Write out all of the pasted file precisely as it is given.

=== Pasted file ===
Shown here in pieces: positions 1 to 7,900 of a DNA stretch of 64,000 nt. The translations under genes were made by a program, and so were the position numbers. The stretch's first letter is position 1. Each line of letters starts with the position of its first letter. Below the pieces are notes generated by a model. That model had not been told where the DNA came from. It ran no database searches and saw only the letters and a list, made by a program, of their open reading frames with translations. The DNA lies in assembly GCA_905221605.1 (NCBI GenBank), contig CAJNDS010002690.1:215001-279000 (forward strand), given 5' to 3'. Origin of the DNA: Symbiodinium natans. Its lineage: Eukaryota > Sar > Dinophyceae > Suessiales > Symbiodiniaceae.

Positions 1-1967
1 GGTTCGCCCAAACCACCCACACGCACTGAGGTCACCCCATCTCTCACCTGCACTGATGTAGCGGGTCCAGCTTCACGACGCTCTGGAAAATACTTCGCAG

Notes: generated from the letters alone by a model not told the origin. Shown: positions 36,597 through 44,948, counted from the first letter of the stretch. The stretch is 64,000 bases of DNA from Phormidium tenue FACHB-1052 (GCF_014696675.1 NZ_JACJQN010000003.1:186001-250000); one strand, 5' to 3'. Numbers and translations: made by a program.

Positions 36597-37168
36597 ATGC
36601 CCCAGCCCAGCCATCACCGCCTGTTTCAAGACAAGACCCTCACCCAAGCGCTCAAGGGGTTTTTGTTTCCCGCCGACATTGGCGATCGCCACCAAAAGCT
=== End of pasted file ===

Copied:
Shown here in pieces: positions 1 to 7,900 of a DNA stretch of 64,000 nt. The translations under genes were made by a program, and so were the position numbers. The stretch's first letter is position 1. Each line of letters starts with the position of its first letter. Below the pieces are notes generated by a model. That model had not been told where the DNA came from. It ran no database searches and saw only the letters and a list, made by a program, of their open reading frames with translations. The DNA lies in assembly GCA_905221605.1 (NCBI GenBank), contig CAJNDS010002690.1:215001-279000 (forward strand), given 5' to 3'. Origin of the DNA: Symbiodinium natans. Its lineage: Eukaryota > Sar > Dinophyceae > Suessiales > Symbiodiniaceae.

Positions 1-1967
1 GGTTCGCCCAAACCACCCACACGCACTGAGGTCACCCCATCTCTCACCTGCACTGATGTAGCGGGTCCAGCTTCACGACGCTCTGGAAAATACTTCGCAG

Notes: generated from the letters alone by a model not told the origin. Shown: positions 36,597 through 44,948, counted from the first letter of the stretch. The stretch is 64,000 bases of DNA from Phormidium tenue FACHB-1052 (GCF_014696675.1 NZ_JACJQN010000003.1:186001-250000); one strand, 5' to 3'. Numbers and translations: made by a program.

Positions 36597-37168
36597 ATGC
36601 CCCAGCCCAGCCATCACCGCCTGTTTCAAGACAAGACCCTCACCCAAGCGCTCAAGGGGTTTTTGTTTCCCGCCGACATTGGCGATCGCCACCAAAAGCT